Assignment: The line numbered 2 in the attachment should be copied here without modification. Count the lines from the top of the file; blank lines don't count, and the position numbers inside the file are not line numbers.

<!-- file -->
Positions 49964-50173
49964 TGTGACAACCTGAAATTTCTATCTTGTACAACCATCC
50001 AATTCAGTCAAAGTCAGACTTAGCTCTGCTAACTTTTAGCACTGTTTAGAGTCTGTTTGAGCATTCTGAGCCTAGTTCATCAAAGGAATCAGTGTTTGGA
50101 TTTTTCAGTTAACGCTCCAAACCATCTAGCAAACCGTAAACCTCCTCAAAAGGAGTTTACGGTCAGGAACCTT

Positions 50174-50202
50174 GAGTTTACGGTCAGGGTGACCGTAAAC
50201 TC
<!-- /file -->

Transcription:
49964 TGTGACAACCTGAAATTTCTATCTTGTACAACCATCC